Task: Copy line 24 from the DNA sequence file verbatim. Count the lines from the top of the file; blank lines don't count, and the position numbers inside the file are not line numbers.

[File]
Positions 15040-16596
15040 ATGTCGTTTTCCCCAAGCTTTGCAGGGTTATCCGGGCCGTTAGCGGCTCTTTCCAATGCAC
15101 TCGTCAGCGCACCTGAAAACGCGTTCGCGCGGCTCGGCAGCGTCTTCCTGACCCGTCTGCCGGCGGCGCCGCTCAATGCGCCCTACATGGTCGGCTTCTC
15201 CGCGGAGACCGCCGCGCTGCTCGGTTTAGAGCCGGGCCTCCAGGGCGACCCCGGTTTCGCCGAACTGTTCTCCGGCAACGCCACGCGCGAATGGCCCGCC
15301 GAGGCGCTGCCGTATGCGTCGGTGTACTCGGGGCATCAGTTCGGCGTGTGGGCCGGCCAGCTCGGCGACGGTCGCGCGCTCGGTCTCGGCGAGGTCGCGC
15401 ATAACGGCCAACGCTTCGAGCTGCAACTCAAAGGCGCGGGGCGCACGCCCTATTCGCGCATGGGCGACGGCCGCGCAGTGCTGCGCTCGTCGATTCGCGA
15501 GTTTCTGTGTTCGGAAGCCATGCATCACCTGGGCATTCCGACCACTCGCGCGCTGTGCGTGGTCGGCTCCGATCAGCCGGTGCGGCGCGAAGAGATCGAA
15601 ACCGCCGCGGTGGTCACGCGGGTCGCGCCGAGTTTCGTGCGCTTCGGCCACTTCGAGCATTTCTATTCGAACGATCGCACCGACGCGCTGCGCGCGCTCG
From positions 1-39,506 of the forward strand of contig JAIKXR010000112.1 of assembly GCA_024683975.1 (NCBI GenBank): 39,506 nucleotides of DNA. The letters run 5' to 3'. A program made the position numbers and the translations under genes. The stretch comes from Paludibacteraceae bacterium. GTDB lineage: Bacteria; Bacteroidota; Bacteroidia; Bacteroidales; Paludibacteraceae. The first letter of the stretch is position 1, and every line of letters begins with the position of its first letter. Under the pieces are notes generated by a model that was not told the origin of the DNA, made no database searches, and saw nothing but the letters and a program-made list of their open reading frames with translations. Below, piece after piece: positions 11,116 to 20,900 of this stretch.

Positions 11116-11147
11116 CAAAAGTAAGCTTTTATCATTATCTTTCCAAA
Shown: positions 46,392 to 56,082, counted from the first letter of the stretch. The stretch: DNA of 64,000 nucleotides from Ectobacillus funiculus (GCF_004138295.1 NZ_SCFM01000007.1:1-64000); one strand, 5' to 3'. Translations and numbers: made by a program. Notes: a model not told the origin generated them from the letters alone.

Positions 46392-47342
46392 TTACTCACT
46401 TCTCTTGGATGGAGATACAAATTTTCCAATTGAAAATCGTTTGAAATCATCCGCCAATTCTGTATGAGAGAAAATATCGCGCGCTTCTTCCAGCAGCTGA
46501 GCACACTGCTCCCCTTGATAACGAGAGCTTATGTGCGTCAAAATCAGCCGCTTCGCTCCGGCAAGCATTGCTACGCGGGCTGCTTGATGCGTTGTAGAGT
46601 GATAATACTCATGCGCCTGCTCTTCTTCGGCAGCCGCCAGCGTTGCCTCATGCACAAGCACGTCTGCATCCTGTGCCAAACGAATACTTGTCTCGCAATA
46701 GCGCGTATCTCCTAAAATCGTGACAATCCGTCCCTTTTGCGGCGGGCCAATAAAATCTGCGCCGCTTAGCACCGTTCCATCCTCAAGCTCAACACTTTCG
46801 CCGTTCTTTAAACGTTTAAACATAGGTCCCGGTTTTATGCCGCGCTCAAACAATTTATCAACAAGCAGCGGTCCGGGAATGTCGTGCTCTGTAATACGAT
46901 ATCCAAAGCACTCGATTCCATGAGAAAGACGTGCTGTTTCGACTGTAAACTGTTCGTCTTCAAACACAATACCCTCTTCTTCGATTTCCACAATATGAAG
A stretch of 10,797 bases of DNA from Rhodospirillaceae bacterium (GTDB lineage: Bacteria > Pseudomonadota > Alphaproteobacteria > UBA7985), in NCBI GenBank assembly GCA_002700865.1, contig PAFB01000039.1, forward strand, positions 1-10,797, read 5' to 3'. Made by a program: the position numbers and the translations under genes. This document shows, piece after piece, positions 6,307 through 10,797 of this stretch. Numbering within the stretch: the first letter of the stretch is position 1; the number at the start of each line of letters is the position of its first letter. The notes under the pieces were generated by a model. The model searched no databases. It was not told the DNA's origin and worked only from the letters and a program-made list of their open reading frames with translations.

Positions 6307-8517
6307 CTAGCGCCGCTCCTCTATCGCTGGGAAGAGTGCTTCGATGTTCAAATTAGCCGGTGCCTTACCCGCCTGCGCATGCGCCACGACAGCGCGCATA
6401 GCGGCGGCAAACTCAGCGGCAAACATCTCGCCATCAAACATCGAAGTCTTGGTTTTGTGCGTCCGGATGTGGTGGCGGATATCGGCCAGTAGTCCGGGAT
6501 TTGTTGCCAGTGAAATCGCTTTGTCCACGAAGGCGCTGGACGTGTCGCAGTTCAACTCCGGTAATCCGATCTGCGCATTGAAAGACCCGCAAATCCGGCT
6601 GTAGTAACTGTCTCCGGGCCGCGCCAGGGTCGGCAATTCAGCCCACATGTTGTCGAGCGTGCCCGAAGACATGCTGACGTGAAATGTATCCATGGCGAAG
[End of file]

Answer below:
6401 GCGGCGGCAAACTCAGCGGCAAACATCTCGCCATCAAACATCGAAGTCTTGGTTTTGTGCGTCCGGATGTGGTGGCGGATATCGGCCAGTAGTCCGGGAT